I was traveling up to Pennsylvania this weekend to visit my cohorts Erik and Jon. I’d decided to give the bus a try and maybe an hour into the ride, I’d realized I’d made a new friend. How the conversation with this new acquaintance took the turn it did, I don’t know but within an hour, we were sharing life stories. We were talking about love and doubt, success and fear. However, he shared with me a phrase that has stuck with me: “Relish today. You can always catch up tomorrow.” If you’re thinking to yourself I’ve done jumped ship and hopped aboard the “live for the moment/free love” train, you’re wrong. If you ascribe to that, you might also want to gut out this post with me.

The heart of Life is good
This is the underlying truth that we first have to accept if we are to relish the day. We have to accept, not just recite, that the heart of Life, God, is good. We must let down our torches and weapons and allow Him to convince us He is for us. We have to believe that as a Christ follower, His Spirit lives within us and everyday we are becoming more in touch and in tune with that Spirit. We must allow for a shadow of a doubt that our perceived failure is the grace to experience growth and learning. We have to trust that we are not alone and that no matter the outcome, God is granting us success when we make the effort to live freely under His authority. But, He’s given us the ability to know His heart with the beating of our own and we have to trust that kindredship as well.

What is failure?
My greatest obstacle in this pursuit is the fear of failure. I am so afraid to fail that I often fail to act at all. I seize up. Without going into the root causes (as that is a post in and of itself, if not a book), I had to stop and realize this weekend that it is my definition of failure that often holds me back. Failure isn’t not achieving a desired outcome. Failure is incurring hardship (as we most certainly do and often) and refusing to grow and learn from it. Failure isn’t all short of success, but it is stagnation. And my fear of failure was leading me smack dab into it every time.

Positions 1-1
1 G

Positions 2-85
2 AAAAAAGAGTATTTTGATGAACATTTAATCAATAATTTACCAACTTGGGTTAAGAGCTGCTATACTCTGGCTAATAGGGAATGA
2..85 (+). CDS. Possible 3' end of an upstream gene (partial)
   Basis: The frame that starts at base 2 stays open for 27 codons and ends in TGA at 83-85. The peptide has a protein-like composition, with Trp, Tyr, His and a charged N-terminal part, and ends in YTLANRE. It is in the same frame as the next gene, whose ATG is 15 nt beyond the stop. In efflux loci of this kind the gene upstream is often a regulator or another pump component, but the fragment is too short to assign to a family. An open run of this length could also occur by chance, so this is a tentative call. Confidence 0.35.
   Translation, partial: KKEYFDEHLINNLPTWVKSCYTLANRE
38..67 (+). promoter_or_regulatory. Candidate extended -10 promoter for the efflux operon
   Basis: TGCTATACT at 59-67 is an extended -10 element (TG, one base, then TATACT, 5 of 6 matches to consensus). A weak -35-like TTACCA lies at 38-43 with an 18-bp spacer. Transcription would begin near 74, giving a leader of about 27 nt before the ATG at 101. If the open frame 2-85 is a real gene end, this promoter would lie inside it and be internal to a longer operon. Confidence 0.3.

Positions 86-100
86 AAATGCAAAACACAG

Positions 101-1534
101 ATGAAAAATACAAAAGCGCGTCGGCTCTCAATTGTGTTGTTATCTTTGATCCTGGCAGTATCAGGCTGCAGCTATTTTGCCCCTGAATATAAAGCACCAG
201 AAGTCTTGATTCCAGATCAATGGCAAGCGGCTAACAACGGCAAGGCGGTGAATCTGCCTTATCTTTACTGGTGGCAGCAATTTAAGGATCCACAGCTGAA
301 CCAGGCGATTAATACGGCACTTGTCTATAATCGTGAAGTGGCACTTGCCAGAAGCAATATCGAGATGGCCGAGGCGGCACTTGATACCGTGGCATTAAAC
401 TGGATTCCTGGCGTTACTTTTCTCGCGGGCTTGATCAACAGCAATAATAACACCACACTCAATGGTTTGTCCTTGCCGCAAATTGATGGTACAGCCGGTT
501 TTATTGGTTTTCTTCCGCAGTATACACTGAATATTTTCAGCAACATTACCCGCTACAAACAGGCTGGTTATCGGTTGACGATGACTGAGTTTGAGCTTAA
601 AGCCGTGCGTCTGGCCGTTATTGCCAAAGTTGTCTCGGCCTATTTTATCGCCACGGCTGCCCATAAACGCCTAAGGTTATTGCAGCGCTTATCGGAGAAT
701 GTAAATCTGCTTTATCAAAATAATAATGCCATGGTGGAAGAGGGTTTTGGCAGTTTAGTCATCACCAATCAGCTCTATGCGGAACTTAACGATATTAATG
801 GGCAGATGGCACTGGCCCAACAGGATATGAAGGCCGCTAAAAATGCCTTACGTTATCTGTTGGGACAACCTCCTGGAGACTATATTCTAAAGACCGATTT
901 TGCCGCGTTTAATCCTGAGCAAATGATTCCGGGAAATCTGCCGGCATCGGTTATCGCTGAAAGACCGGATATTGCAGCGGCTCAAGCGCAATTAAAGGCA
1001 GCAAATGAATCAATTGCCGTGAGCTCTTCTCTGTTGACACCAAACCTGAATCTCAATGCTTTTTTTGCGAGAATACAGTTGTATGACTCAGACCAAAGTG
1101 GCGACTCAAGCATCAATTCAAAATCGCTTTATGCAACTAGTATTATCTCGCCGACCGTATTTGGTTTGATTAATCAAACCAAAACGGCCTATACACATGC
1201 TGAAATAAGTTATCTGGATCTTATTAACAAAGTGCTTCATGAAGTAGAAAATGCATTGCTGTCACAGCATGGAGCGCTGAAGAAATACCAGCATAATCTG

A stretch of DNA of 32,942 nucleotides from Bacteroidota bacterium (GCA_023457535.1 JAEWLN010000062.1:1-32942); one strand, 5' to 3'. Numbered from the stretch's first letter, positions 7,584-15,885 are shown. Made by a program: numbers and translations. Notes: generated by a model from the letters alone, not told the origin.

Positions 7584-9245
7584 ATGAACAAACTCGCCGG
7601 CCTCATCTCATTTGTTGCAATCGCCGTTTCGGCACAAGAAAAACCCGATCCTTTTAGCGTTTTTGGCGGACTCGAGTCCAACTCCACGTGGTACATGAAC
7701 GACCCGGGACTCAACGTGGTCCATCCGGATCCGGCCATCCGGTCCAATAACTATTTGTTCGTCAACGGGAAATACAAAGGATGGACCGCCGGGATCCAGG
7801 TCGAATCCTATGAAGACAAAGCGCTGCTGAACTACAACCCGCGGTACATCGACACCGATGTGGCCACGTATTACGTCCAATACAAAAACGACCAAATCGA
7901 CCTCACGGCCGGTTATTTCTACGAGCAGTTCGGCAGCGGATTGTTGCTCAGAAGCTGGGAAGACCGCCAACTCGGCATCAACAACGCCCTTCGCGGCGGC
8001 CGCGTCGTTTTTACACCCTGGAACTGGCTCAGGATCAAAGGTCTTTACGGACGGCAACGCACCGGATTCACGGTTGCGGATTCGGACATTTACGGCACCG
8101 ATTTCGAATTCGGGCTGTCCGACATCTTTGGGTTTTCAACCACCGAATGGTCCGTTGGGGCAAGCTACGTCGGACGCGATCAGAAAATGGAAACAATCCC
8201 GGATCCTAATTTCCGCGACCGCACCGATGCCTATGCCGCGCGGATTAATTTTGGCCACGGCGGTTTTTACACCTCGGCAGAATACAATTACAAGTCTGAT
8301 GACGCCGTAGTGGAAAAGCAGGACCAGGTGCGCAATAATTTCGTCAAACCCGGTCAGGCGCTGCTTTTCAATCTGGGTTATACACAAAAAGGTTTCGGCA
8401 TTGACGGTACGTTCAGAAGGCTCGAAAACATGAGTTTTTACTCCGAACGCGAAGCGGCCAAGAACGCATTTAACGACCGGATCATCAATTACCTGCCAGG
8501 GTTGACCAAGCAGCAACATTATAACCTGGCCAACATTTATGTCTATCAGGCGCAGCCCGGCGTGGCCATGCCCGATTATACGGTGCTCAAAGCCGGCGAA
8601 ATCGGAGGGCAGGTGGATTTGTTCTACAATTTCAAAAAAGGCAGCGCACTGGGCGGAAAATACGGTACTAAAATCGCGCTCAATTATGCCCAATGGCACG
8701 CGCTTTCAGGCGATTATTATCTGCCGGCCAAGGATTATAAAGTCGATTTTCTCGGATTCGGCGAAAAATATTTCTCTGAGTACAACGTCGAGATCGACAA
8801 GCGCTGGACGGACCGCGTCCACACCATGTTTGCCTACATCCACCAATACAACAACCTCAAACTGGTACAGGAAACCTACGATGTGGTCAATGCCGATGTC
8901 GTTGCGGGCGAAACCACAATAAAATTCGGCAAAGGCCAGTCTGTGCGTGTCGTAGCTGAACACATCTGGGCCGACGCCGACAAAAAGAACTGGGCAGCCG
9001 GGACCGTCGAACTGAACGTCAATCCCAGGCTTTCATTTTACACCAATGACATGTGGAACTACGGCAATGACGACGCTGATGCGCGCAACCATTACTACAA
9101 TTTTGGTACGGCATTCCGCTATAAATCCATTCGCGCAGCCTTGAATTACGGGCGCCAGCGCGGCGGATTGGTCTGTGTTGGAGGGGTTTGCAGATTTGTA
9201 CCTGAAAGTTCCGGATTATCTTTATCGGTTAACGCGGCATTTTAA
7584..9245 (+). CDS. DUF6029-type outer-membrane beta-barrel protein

The dusty lens
You may feel that God’s will for your life is clear as mud today. You know what, it probably is. However, through reading His word, experiencing community amongst others with a similar pursuit and applying what we are learning, that is how our understanding becomes clearer. Sure, we will make colossal mistakes and more than once. They will hurt, both us and our loved ones. Yet, we must. Because this is how we learn. This is how we grow and mature. And we must continue growing. 
We need to allow ourselves the latitude as well as the framework to do so. Our latitude is accepting mistakes as necessary. Our framework is our faith and growing understanding of our great Father. This is how we clean our lenses.

“We’ll never be ready if we keep waiting for the perfect time to come. Won’t be steady, we’ll never be ready.
Where we don’t know, though we can’t see, just walk on down this road with me. Won’t be steady, we’ll never be ready.”

Fear and the fear of failure only come from a poor understanding of the Father. He is for us. He is with us. And He is not speaking in riddles. We are His children and as children, we do not understand fully because we are not capable, so we will misstep. We will fall down, hurt ourselves and become a crying mess. But, he dusts us off and shows us that falling doesn’t hurt as badly as we thought on the way down. Those missteps aren’t failure. They’re God’s grace being given to us to teach us more about ourselves and, more importantly, Himself. Though it hurts, it’s the only way we’ll ever learn the hard lessons (and you know it). We just have to allow ourselves to experience those teaching moments. We have to live in the moment and accept that there will be mistakes. Otherwise, we’ll never be ready.